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Debugging with Sound

As we start working with interrupt code, you may find it difficult to debug. While there are tricks to help you trace through regions of memory, you might like to have a less invasive approach. Typically when you write code in a high-level language, you will put in debug print statements. But this is interrupt code! You don't know if it is safe to write to the console! So, a suggestion is to try sound. You can always write to the PC speaker. I have found that sound is extremely useful for debugging this type of code. To assist you in your organization, am providing this file as an example of how I would strongly suggest you write almost all of your code.

TITLE Sound.asm
;special thanks to Chris Friedersdorf, chrisf@vonl.com for the SOUND PROC
;=======================================================================
; Sound will play a tone through the PC speaker.
;=======================================================================
;   PreCond  -- Frequency   -  di register (from  21  to  65535  h)
;               Duration    -  bx register (in hundredths of second)
;   PostCond -- The tone will be generated (freq, dur)
;   Remarks  -- All registers are returned to their original states.
;=======================================================================

PUBLIC sound

_TEXT SEGMENT USE16 WORD PUBLIC 'CODE'
    
    ASSUME cs:_TEXT

SOUND    PROC   FAR
    push    ax
    push    cx
    push    dx
    mov     al,0B6h             ;  write timer mode
    out     43h,al              ;  write to control register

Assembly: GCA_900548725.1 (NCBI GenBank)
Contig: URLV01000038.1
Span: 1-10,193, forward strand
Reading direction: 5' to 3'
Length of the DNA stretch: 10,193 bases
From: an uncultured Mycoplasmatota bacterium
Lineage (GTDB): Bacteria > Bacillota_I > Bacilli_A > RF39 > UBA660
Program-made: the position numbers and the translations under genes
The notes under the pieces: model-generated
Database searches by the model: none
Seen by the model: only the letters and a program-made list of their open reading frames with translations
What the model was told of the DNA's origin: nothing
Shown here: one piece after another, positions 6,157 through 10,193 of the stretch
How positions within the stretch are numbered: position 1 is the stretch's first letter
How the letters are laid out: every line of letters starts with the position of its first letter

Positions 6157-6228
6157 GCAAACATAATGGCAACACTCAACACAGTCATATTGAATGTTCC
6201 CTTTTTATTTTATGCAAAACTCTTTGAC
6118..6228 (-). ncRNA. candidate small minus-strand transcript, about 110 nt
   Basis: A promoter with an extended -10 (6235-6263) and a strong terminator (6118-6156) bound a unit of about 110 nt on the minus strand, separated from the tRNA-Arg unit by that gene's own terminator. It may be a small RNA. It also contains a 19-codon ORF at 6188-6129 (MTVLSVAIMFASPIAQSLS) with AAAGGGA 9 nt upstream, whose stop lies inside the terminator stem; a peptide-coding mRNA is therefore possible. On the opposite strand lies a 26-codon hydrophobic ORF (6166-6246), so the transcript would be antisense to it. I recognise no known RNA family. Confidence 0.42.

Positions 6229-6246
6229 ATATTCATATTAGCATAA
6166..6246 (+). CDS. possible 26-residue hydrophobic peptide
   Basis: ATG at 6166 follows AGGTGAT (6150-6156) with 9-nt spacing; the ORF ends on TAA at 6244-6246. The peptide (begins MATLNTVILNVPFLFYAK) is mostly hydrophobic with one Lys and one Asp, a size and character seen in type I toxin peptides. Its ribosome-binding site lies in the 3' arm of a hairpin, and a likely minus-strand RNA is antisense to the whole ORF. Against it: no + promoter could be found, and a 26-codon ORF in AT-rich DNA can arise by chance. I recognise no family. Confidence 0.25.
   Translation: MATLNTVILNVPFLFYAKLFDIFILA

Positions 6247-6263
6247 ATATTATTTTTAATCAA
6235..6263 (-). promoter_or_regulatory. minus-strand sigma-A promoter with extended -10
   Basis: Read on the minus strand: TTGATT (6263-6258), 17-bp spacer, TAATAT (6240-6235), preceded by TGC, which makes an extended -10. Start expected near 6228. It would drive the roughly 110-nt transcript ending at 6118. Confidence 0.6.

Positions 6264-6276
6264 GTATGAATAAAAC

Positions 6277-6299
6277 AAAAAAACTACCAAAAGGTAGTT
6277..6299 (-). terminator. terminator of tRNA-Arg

mov     dx,14h              ;  high part of divisor
    mov     ax,4F38h            ;  DX:AX = 1331000
    div     di                  ;  1331000/frequency
    out     42h,al              ;  write low part
    mov     al,ah               ;
    out     42h,al              ;  write high part
    in      al,61h              ;  read port B
    mov     ah,al               ;  remember state of port B
    or      al,3                ;  resolution of timer and sound
    out     61h,al              ;
;  Generation of delay in hundredth of second (value in   BX)
  Waitr:
    mov     cx,2801             ;  duration 0.01 s
    loop    $                   ;  delay  0.01 s
    dec     bx                  ;  has time gone ?
    jnz     Waitr               ;  no
    mov     al,ah               ;
    out     61h,al              ;  restore state of port B
    pop     dx
    pop     cx
    pop     ax
    ret     
SOUND    ENDP
_TEXT ENDS
END
TITLE io.mac
;=======================================================================
; beep (Frequency, Duration) -- plays the request tone though the PC spkr
;       PreCond  --  None.
;       PostCond --  Nothing (no registers modified)
;       Notes    --  This macro assumes nothing about segments
;=======================================================================
beep MACRO Freq, Duration
    push    di
    push    bx

    mov     bx, Duration
    mov     di, Freq
    call    sound

    pop     bx
    pop     di
ENDM
TITLE Snd_test.asm
include io.mac

_TEXT SEGMENT USE16 BYTE PUBLIC 'CODE'
	assume cs:_TEXT
	EXTRN SOUND:FAR
   Start:
	beep	300, 50
	mov 	ax, 4c00h
	int	21h
_TEXT ENDS
END Start

To use these...

  1. add sound - this will run tasm and tlib placing the module in generic.lib
  2. qm snd_test - this will run tasm and tlink using generic.lib

Download the files

Notice the test module... this is very small but fully tests this module. I strongly encourage these simple test procedures to ensure that every possible type of call to a function will be handled correctly. For example, if you wrote a stringLength function, you would want to have a test module that tried a short string (5 chars?) a long string (200 chars?) and then some extreme cases like an empty string (0 chars) and a huge string (65535 chars). But these are tiny procedures that do not take a very long time to create (but save HOURS of headaches... trust me :-) Whatever you choose, to do, good luck!

Last Modified: January 26, 1999 - Barry E. Mapen